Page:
11 Example of bullets from exec summaries The risk of extinction will increase for many species that are already vulnerable. Species with limited climatic ranges and/or restricted habitat requirements and/or small populations are typically the most vulnerable to extinction, such as endemic mountain species and biota restricted to islands (e.g., birds), peninsulas (e.g., Cape Floral Kingdom), or coastal areas (e.g., mangroves, coastal wetlands, and coral reefs). In contrast, species with extensive, non-patchy ranges, long-range dispersal mechanisms, and large populations are at less risk of extinction. While there is little evidence to suggest that climate change will slow species losses, there is evidence it may increase species losses. In some regions there may be an increase in local biodiversity usually as a result of species introductions, the long-term consequences of which are hard to foresee. The risk of extinction will increase for many species that are already vulnerable. Species with limited climatic ranges and/or restricted habitat requirements and/or small populations are typically the most vulnerable to extinction, such as endemic mountain species and biota restricted to islands (e.g., birds), peninsulas (e.g., Cape Floral Kingdom), or coastal areas (e.g., mangroves, coastal wetlands, and coral reefs). In contrast, species with extensive, non-patchy ranges, long-range dispersal mechanisms, and large populations are at less risk of extinction. While there is little evidence to suggest that climate change will slow species losses, there is evidence it may increase species losses. In some regions there may be an increase in local biodiversity usually as a result of species introductions, the long-term consequences of which are hard to foresee.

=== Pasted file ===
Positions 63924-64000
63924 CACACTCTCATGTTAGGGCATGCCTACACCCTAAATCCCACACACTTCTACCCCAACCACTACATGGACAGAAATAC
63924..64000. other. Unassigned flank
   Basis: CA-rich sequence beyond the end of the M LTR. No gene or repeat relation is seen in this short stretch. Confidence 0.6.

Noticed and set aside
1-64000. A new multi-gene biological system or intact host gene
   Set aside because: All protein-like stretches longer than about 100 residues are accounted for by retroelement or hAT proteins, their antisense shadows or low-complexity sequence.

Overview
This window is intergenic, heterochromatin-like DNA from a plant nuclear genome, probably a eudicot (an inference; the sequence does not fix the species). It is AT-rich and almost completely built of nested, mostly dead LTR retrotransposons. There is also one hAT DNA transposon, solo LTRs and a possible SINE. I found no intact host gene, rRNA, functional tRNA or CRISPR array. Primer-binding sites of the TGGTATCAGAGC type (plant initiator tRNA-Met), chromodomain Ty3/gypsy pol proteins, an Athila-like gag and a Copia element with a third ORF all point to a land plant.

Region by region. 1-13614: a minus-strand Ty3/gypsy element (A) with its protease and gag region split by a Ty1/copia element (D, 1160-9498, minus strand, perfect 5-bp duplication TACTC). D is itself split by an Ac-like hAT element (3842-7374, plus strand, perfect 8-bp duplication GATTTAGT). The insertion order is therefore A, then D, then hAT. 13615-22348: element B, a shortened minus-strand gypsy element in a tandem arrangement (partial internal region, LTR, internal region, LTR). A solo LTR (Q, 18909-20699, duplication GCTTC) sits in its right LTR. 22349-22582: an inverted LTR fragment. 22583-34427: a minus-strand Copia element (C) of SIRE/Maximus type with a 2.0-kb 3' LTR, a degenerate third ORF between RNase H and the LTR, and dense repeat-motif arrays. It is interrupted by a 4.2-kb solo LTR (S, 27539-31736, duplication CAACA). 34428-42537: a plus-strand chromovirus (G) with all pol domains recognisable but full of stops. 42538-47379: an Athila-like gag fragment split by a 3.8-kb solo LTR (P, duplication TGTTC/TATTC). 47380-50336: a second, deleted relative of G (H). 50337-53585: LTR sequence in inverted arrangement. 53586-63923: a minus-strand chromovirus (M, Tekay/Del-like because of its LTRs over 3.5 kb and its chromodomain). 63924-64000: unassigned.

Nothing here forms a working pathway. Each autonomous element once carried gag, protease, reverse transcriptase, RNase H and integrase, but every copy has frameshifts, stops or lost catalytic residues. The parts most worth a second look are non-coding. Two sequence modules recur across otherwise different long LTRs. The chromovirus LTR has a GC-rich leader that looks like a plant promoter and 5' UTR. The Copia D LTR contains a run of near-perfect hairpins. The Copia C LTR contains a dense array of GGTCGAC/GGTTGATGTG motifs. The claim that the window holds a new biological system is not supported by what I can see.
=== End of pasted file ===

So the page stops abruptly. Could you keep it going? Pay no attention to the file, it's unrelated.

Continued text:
12 Example of bullets from exec summaries Recent regional changes in climate, particularly increases in temperature, have already affected hydrological systems and terrestrial and marine ecosystems in many parts of the world. Recent regional changes in climate, particularly increases in temperature, have already affected hydrological systems and terrestrial and marine ecosystems in many parts of the world. The observed changes in these systems are coherent across diverse localities and/or regions and are consistent in direction with the expected effects of regional changes in temperature. The probability that the observed changes in the expected direction (with no reference to magnitude) could occur by chance alone is negligible.